One way to quickly remove wrinkles, blemishes, and other distractions from portraits is to use the Spot Healing Brush Tool. But an often-overlooked option is the Modes dropdown which add a lot more power to this tool.

Under the Options bar, the Spot Healing Brush Tool has Blending Modes that you can use as you paint to better target the pixels that you want to remove.

To select the right mode, you first must look at the blemish, wrinkle, or distraction that you want to remove. Then ask yourself, is the distraction darker than the skin tone or is it lighter than the skin tone?

In the example for this article, the blemishes are darker than the skin tone. That means that you want to “lighten” those blemishes to reduce their intensity.

From the Modes dropdown select Lighten.

Then start painting with a small brush and small strokes over the blemishes and wrinkles to remove them. But notice how you will not lose essential detail in the highlights. The Spot Healing Brush Tool will only target dark pixels which are the pixels that you want to remove.

In the example below, you will see how the fine white hairs remained on the side of his head while the darker blemishes were removed.

If your blemish or distraction is lighter than the skin tone, then select Darken from the Mode drop-down menu, and paint away.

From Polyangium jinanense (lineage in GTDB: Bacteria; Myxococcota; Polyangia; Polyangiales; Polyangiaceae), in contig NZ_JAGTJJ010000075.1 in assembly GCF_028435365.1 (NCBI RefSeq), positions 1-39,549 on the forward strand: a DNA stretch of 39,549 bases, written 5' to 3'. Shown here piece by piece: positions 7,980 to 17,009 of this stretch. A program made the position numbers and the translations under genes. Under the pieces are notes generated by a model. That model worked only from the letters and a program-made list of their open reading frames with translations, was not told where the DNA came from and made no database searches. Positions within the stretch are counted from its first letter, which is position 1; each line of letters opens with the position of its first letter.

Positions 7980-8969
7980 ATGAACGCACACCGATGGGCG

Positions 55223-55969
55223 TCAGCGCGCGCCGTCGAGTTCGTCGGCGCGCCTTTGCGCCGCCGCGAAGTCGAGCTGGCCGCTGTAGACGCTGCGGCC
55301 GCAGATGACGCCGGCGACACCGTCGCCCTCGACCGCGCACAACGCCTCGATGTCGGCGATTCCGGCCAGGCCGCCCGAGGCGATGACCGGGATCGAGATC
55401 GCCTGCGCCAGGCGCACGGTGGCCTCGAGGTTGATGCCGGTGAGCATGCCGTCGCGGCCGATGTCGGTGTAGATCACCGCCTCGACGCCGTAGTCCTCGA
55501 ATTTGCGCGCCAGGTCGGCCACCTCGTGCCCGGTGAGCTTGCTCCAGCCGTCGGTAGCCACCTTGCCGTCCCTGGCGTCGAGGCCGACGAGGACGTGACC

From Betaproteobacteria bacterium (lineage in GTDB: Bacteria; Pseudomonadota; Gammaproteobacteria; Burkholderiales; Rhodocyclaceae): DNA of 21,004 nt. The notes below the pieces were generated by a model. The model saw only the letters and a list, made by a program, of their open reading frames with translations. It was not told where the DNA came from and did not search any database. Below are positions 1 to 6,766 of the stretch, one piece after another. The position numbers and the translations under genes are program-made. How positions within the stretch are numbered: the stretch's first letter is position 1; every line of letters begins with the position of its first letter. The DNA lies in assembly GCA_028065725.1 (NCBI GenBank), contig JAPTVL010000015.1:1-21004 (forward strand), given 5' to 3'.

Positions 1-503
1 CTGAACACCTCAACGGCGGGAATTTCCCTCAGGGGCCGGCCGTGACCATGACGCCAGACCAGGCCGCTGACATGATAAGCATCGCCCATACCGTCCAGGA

To learn more about how this technique works, you can check out my full-length tutorial on the Spot Healing Brush Tool.

In Photoshop you can use the luminosity of an image (the bright pixels) as selections. The easiest way to select the bright pixels of a photo is by pressing Cmd Opt 2/Ctrl Alt 2.

If you cannot remember the keyboard shortcut, you can also load luminosity as a selection by holding Cmd/Ctrl and clicking on the RGB thumbnail in the Channels panel.

With a selection active, you can create an Adjustment which will target the bright pixels.

If you would like to target the dark pixels instead, you can “Invert” the selection. To do so, Select the Layer Mask, and click on Invert in the Properties panel. Alternatively, you can press Cmd I, Ctrl I when the layer mask is selected to Invert.